Backdrops for Photoshoots Tutorial

Studio Backdrop: Charcoal Gray

What I like about photographs is that they capture a moment that’s gone forever, impossible to reproduce.”

-Karl Lagerfeld
Andrea looks luminous in a grayscale palette.

For the studio’s backdrop project I created four gray backdrops in shades from light to dark. The light gray and charcoal gray are roughly the same dimension, perfect for individuals, couples and smaller groups. The two smaller gray drops are ideal for individuals, or for layering with larger backdrops.

My general rule for backdrops is to photograph lighter colors on lighter backdrops and darker colors on darker backdrops. When selecting a backdrop the main goal is to complement the model’s wardrobe. On an interesting note, gray isn’t a color at all because it does not exist on the color wheel.

According to Wikipedia: “Gray is produced either by using black and white, or by combining equal amounts of cyan, magenta, and yellow. Most grays have a cool or warm cast to them, as the human eye can detect even a minute amount of color saturation. Yellow, orange and red create a “warm gray”. Green, blue, and violet create a “cool gray”.”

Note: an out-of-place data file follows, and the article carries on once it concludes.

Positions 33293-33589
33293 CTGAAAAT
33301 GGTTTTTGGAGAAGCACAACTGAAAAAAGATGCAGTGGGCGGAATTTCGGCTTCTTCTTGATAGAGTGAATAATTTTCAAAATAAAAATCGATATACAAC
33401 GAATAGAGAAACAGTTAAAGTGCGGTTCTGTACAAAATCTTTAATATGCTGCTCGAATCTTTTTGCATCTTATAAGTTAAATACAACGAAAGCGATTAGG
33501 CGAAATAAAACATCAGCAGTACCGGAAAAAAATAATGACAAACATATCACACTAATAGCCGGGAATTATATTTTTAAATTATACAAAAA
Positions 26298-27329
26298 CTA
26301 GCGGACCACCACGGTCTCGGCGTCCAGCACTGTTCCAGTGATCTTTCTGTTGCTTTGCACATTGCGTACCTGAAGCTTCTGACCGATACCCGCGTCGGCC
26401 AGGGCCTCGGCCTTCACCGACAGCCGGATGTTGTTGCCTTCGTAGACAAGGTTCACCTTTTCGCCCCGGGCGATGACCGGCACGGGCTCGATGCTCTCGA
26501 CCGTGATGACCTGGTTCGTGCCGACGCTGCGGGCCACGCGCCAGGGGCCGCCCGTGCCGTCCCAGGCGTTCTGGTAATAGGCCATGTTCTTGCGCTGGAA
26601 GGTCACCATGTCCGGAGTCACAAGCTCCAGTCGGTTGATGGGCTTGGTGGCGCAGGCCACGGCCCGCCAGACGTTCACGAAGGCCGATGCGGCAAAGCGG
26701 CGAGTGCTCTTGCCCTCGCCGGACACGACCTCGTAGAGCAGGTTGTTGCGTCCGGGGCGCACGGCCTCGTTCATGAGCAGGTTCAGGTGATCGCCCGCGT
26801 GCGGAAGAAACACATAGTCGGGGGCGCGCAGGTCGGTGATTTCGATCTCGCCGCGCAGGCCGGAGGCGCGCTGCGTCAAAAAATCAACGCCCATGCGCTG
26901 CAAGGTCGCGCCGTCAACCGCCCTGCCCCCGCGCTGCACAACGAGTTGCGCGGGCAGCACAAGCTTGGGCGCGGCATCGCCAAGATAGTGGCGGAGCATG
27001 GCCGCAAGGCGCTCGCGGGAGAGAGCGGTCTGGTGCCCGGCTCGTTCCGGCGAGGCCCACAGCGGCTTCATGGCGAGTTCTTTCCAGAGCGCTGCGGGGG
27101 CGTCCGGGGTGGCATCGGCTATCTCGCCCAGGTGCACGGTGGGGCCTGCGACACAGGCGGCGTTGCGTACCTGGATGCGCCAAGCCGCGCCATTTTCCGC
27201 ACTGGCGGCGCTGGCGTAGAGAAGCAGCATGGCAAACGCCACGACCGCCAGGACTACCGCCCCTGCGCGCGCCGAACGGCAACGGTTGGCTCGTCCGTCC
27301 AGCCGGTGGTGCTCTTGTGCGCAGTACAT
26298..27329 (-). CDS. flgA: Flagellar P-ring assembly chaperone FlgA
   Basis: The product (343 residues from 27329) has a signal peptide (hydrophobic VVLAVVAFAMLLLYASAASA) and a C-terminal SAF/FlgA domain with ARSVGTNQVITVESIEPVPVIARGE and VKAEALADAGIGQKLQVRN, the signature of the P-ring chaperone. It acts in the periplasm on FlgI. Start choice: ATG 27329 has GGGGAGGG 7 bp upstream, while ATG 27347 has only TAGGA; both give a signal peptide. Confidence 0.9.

This color wheel is an indispensable tool that helps me choose complementary colors for photographs.

The charcoal gray backdrop is a neutral color and looks just as good with a pop of color as it does with a monochrome palette (as an example see Andrea’s cover image above). The texture in the charcoal backdrop was created by incorporating other neutral tones including light gray, black and white.

This backdrop was one of the last that I painted, so I was “unintentionally intentional” with the random painting technique opting to unleash my inner Jackson Pollock on to the canvas. I dipped a paint brush about a quarter inch into the can and then made slapping gestures with downward force to splatter the paint randomly across the surface. I had to continually remind myself to be careful with my gestures to avoid inadvertently spraying paint on the living room walls or the surrounding furniture (that had been pushed to the perimeter of the room).

This backdrop has lots of interesting texture thanks to my splattering paint haphazardly across the canvas.
When I felt as if a backdrop might be finished, I had to hang it and photograph it. Backdrops can look very different in a photograph than what the canvas looks like laying on the floor. Compare this image to the cover photo. I tested the backdrops using a mermaid crown from the studio’s collection.

Link to the studio’s portfolio.

Link to the studio’s Free Magazine and Style Guide.